Plato argues that those who pay too much attention to the poets will find their own reasoning diminished. For investors, this conclusion resonates. If one spends too much – or any time, for that matter – listening to the noise then one will find that their own prudence will be undermined. Hence, it is no surprise that many of the most successful investors avoid the mania of Wall Street – for Wall Street is the mecca of poets and poetry! Furthermore, Socrates says that “if you admit the sweetened muse in lyrics or epics, pleasure and pain will jointly be kings in your city instead of law and that argument which in each instance is best in the opinion of the community” (Book X, 607a). Thus, the emotions – pain and pleasures, fear and greed – rule over reason in the individual who entertains poetry. Wall Street – with its perpetual short-term, bullish bias – and the imitative poets in the media prey on the fear and greed of the speculative masses. Thus, Socrates recommends that “the man who hears it must be careful, fearing for the regime and in himself, and must hold what we have said about poetry” (Book X, 608b).

Despite these accusations and criticisms levied on the poets, Plato has not yet declares “the greatest accusation against imitations” (Book X, 605c). The greatest accusation and problem of poetry is “For the fact that it succeeds in maiming even the decent men, except for a certain rare few, is surely quite terrible” (Book X, 605c). In other words, a poor education – one provided by poetry and particularly that of Homer – corrupts even potential philosophic individuals. Indeed, Socrates asserts that this is quite terrible because “those with the best natures become exceptionally bad when they get bad instruction” (Book VI, 491e). Those who could have been great in doing good can become great in doing bad if poorly educated. I assert that these decent men gone wrong are none other than the celebrity-activists. These celebrity-activists had the potential to becoming great investors, but instead they opted to be poets – in fact, it is no stretch to say that they are the greatest of the poets! Although the masses don’t recognize them as such, it is no doubt that they are the most vain, manipulative, and deceptive of all of the poets.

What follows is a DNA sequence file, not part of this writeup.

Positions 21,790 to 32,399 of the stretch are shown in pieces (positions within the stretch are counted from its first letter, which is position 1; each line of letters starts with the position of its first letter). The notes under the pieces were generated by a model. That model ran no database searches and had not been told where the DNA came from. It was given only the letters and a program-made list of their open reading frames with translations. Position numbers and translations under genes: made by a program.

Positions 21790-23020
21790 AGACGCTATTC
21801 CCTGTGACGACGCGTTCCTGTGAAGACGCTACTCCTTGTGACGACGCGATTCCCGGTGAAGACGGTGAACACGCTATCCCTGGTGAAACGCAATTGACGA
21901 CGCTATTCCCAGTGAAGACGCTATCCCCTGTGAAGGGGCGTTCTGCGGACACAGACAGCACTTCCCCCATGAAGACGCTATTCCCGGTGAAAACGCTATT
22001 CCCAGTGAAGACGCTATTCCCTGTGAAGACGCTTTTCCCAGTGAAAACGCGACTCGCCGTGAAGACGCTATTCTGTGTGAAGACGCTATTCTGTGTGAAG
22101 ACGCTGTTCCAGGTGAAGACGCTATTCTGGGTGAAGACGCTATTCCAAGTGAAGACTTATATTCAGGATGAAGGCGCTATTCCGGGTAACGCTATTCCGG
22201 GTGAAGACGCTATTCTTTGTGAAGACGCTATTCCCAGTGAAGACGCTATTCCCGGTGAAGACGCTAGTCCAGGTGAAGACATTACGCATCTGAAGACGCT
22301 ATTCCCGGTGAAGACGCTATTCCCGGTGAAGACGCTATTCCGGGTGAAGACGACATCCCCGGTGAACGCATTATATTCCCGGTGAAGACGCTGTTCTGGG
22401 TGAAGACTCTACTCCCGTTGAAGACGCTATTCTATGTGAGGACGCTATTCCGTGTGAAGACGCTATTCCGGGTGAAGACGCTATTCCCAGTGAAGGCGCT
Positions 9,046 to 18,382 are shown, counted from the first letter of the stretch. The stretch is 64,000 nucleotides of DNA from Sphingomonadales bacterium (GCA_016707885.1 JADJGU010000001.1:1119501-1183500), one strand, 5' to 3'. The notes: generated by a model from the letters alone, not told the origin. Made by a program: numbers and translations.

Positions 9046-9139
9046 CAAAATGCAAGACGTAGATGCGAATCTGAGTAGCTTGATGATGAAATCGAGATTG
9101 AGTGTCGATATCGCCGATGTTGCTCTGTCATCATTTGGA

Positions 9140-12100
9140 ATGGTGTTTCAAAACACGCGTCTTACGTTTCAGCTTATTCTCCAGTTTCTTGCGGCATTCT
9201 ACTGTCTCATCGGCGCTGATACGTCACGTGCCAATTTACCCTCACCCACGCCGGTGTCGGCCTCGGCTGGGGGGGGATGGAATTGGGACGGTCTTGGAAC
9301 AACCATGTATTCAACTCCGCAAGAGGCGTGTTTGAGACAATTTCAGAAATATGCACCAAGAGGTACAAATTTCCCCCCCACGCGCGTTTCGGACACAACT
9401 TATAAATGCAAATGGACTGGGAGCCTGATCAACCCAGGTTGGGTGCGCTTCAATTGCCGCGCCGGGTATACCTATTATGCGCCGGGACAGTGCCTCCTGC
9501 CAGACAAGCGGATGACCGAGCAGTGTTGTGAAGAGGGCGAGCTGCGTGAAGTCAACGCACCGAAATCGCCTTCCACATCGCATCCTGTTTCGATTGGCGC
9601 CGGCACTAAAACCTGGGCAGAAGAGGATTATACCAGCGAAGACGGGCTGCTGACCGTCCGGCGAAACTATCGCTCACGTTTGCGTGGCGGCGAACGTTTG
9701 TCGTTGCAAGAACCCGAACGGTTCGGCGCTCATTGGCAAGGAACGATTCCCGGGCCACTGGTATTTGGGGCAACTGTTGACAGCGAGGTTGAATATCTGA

Instead of becoming true philosophers, these corrupted youths become sophists. Instead of developing prudence through learning and wisdom, they employ their natural talent to become masters of rhetoric. As Socrates states, the sophist “educates in nothing other than these convictions of the many, which they opine when they are gathered together, and he call this wisdom” (Book VI, 493a). The sophist does not have true knowledge of what they claim; they are pretenders and dissemblers, and masters of manipulating the masses:

“When he has learned all this from associating and spending time with the beast, he calls it wisdom and, organizing it as an art, turns to teaching. Knowing nothing in truth about which of these convictions and desires is noble, or base, or good, or evil, or just, or unjust, he applies all these names following the great animal’s opinion – calling what delights it good and what vexes it bad” (Book VI, 493b-c).

Without true knowledge, the sophists call that which displeases them bad, and that what pleases them good. It is clear that the sophist is none other than the celebrity-activist, for the celebrity-activist is the vainest of the poets. Like the sophist, the celebrity-activist acts “with a great deal of uproar, blame some of the things said or done, and praise others, both in excess, shouting and clapping” (Book VI, 492b). The celebrity-activist is the best imitator – he deceives the greatest number of people into believing that they have true knowledge – even though the basis of their opinion is nothing more than a bit of boredom and lust! Just as the sophists are exposed for their false wisdom when their advice leads to times of panic and war, the celebrity-activist is exposed as a fraud-of-an-investor when their lack of prudence leaves them exposed in bear markets. Thus, Plato concludes that any prudent individual must always be on the lookout for poets, for they are everywhere. In the words of Socrates: “Haven’t you noticed that all opinions without knowledge are ugly? The best of them are blind. Or do men who opine something true without intelligence seem to you any different from blind men who travel the right road?” (Book VI, 506c).